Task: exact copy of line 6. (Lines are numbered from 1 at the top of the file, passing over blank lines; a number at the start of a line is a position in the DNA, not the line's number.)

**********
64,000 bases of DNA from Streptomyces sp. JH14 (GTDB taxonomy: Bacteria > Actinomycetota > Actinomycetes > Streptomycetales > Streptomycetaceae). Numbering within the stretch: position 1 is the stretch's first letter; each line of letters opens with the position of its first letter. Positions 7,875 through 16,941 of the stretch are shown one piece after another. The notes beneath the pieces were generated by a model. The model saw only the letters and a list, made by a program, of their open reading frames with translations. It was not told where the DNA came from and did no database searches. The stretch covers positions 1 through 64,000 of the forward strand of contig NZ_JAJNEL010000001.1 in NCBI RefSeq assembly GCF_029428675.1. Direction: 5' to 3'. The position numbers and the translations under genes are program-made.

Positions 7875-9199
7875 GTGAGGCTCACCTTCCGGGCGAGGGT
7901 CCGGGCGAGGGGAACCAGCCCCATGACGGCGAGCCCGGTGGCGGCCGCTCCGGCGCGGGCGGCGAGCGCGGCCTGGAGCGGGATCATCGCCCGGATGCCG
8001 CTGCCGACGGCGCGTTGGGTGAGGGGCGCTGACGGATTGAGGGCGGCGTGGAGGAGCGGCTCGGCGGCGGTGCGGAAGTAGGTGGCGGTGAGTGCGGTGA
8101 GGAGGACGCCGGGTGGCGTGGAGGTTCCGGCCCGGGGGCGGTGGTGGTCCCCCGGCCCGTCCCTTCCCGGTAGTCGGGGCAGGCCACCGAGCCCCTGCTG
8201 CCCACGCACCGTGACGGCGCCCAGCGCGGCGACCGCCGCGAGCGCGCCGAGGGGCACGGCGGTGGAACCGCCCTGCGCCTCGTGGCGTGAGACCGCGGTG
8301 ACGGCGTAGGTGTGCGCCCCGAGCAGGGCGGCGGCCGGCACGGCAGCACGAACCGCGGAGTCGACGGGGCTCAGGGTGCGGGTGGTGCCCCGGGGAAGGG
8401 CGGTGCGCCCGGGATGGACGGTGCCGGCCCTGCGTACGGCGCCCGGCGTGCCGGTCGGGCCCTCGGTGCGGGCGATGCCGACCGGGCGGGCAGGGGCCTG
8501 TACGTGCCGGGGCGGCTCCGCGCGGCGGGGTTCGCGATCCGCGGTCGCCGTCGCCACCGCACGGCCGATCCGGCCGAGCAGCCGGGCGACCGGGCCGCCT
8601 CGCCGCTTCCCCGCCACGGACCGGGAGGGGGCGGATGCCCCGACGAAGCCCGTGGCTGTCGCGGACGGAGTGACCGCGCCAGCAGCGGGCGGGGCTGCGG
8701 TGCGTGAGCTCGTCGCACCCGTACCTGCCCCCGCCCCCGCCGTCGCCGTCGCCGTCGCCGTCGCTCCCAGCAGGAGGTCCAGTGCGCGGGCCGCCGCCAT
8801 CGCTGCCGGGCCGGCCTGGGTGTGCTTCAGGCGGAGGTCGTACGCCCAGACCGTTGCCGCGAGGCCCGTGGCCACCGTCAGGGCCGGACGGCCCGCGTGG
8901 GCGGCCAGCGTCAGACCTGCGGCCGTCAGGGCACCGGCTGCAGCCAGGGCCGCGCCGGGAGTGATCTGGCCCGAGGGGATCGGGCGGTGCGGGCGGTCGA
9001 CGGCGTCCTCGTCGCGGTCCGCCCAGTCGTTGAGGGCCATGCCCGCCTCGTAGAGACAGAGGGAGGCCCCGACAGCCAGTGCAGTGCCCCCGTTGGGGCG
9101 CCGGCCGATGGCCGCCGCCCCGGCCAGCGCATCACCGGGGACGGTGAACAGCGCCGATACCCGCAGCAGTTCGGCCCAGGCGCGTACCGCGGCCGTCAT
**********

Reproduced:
8101 GGAGGACGCCGGGTGGCGTGGAGGTTCCGGCCCGGGGGCGGTGGTGGTCCCCCGGCCCGTCCCTTCCCGGTAGTCGGGGCAGGCCACCGAGCCCCTGCTG